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Sen. Chris Murphy weighs on the ongoing crisis in Ukraine, and the latest on missing Flight 370.
Washington (CNN) - Under pressure by last year's classified leaks of U.S. surveillance, President Barack Obama on Friday unveiled new guidance for intelligence-gathering and reforms intended to balance what he called the nation's vital security needs with concerns over privacy and civil liberties.
It is highly unlikely the President would have gone before the American public and ordered changes to these spying programs if it were not for former National Security Agency contractor Edward Snowden, who leaked details about the program last year.
Snowden is presumably still in temporary asylum in Russia, with felony charges waiting for him back home if he ever sets foot in the U.S. again. The data he stole is still being used to break news; the Guardian newspaper reported Thursday that the NSA is collecting almost 200 million text messages around the globe every day.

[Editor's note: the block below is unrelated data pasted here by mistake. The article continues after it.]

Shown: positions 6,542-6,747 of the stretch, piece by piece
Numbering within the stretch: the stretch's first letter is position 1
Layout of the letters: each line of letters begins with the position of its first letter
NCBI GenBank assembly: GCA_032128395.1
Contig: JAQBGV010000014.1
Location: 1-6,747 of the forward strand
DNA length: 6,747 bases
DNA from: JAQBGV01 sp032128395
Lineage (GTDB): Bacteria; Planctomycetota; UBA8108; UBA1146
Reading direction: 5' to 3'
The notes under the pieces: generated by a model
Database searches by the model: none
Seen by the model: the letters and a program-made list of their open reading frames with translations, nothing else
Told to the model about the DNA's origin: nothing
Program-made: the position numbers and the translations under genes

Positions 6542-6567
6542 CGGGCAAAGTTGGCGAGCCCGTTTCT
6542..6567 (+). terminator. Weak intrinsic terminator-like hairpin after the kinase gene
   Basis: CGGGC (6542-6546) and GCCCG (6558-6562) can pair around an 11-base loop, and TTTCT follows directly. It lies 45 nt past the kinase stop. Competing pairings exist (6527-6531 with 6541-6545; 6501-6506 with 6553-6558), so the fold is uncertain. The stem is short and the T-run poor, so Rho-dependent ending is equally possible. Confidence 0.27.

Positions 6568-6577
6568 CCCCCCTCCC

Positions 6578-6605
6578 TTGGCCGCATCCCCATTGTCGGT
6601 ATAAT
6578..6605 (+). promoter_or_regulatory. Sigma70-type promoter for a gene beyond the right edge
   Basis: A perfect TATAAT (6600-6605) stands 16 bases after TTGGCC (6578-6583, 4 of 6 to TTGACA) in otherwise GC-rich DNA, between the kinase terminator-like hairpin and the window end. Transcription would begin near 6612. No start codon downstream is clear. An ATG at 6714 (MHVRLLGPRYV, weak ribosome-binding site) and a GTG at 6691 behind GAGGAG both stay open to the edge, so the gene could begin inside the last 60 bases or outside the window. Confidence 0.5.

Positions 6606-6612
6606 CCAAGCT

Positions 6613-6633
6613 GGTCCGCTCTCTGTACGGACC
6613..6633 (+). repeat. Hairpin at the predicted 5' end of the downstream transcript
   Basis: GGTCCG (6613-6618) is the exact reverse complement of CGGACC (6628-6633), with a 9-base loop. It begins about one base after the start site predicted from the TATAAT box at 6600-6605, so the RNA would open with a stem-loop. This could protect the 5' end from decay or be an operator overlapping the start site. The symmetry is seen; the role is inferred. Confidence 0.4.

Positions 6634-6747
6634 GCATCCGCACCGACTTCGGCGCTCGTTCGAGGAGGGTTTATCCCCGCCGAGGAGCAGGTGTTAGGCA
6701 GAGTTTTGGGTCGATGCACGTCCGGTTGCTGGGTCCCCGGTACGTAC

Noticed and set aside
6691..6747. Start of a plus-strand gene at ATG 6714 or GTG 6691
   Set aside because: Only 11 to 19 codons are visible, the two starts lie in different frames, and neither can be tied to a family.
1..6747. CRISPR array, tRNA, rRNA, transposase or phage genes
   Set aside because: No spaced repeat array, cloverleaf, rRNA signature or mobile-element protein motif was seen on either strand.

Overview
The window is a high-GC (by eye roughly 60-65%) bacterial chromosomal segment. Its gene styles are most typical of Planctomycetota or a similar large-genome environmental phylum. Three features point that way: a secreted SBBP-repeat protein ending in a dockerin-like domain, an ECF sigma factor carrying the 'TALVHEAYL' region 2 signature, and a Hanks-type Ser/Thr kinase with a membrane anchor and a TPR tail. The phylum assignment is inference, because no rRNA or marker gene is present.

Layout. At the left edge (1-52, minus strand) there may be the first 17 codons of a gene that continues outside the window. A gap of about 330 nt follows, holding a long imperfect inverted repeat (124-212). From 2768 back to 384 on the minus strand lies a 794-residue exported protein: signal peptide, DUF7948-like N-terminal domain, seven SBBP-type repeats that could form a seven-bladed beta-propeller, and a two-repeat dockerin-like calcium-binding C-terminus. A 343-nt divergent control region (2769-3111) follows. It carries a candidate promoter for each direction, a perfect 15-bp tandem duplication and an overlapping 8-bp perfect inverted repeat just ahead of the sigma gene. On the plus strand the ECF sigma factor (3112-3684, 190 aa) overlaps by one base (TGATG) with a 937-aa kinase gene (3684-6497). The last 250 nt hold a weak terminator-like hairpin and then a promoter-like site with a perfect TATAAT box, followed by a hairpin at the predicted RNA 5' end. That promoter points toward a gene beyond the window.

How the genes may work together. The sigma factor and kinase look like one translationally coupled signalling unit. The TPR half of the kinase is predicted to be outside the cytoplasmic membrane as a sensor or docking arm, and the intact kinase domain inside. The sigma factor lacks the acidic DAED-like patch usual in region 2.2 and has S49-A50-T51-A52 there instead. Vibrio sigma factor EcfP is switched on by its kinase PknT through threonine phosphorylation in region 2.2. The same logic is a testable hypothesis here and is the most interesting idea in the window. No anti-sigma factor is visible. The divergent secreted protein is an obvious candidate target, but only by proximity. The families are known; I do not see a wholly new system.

Obama argued Friday that the data collected is used to map the communication of terrorists, so law enforcement can quickly identify who they may be in contact with.
"(Obama's) own White House panel, as well as a federal court judge ... both said there is zero evidence – zero – that this metadata program is actually effective in stopping any terrorist plots," said investigative journalist with First Look Media Glenn Greenwald, and author of the forthcoming "No Place to Hide: Edward Snowden, the NSA, and the U.S. Surveillance State." Greenwald was the first to use information given to him by Snowden to break stories of NSA surveillance.
The President also noted that it is possible Americans may regret weakening the NSA's power if something terrible happens.
"This is just fear mongering," said Greenwald. "If you're a leader, you don't govern in fear."
For more of our interview with Glenn Greenwald, check out the video above.